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Regulation of epidermal growth factor receptor signalling by inducible feedback inhibitors
Oreste Segatto, Sergio Anastasi, Stefano Alemà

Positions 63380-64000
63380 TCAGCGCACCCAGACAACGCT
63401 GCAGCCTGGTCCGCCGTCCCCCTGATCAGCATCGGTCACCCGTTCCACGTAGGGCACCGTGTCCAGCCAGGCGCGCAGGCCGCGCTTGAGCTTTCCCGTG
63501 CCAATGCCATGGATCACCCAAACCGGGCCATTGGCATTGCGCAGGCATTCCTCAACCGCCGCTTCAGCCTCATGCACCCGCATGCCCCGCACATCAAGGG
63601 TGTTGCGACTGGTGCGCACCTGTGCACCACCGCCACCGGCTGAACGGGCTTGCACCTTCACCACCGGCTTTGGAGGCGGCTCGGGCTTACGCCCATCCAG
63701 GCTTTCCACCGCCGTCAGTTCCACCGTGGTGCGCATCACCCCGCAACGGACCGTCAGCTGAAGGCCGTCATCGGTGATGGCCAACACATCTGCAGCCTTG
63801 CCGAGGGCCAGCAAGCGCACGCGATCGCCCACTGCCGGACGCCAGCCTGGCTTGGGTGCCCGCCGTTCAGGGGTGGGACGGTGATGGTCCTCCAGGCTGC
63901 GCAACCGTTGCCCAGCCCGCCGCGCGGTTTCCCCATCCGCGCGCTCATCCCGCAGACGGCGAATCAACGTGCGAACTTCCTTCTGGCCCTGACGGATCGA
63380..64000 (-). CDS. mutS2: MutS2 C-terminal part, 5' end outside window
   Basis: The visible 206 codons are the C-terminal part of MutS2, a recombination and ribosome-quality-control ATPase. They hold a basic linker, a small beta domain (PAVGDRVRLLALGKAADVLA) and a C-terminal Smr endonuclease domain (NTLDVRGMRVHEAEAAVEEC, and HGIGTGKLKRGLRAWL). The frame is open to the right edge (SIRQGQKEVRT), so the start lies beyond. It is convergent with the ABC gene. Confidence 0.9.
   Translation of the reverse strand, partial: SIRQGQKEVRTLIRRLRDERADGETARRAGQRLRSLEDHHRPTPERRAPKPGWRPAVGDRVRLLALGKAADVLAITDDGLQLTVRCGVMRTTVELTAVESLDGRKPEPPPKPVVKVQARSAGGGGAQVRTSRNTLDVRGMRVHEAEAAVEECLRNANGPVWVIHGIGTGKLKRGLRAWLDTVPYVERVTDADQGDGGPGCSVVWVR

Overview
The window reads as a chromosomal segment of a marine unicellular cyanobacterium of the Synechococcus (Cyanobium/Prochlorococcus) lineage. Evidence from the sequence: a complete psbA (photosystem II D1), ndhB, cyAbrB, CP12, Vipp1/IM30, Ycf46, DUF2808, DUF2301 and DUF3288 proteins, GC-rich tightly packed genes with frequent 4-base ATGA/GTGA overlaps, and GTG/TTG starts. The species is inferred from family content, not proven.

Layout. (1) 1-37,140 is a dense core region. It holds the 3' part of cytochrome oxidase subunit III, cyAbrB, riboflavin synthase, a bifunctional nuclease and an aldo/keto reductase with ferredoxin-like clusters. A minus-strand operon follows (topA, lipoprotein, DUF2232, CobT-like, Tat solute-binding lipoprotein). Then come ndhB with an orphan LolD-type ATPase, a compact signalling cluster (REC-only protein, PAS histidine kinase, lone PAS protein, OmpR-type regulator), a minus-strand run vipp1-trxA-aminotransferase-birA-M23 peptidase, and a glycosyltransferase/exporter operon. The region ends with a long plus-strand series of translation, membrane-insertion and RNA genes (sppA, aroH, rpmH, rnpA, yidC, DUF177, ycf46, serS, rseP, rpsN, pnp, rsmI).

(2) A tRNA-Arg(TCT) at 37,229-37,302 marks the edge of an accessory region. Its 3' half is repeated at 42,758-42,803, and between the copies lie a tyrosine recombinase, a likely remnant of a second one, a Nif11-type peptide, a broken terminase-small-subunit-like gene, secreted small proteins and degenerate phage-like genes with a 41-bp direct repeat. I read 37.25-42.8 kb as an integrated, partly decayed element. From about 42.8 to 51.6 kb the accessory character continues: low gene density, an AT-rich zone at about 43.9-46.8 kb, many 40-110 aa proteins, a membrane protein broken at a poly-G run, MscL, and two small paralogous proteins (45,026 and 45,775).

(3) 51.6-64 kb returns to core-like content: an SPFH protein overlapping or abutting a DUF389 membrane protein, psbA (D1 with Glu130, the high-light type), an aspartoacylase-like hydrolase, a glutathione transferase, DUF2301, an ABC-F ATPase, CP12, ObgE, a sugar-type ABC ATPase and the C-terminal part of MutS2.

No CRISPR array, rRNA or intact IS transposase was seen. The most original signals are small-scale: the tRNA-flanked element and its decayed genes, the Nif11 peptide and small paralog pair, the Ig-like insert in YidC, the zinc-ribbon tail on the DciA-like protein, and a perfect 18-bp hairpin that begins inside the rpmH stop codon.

Signalling by the epidermal growth factor receptor (EGFR) controls morphogenesis and/or homeostasis of several tissues from worms to mammals. The correct execution of these programmes requires the generation of EGFR signals of appropriate strength and duration. This is obtained through a complex circuitry of positive and negative feedback regulation. Feedback inhibitory mechanisms restrain EGFR activity in time and space, which is key to ensuring that receptor outputs are commensurate to the cell and tissue needs. Here, we focus on the emerging field of inducible negative feedback regulation of the EGFR in mammals. In mammalian cells, four EGFR inducible feedback inhibitors (IFIs), namely LRIG1, RALT (also known as MIG6 and ERRFI1), SOCS4 and SOCS5, have been discovered recently. EGFR IFIs are expressed de novo in the context of early or delayed transcriptional responses triggered by EGFR activation. They all bind to the EGFR and suppress receptor signalling through several mechanisms, including catalytic inhibition and receptor downregulation. Here, we review the mechanistic basis of IFI signalling and rationalise the function of IFIs in light of gene-knockout studies that assign LRIG1 and RALT an essential role in restricting cell proliferation. Finally, we discuss how IFIs might participate in system control of EGFR signalling and highlight the emerging roles for IFIs in the suppression of EGFR-driven tumorigenesis.

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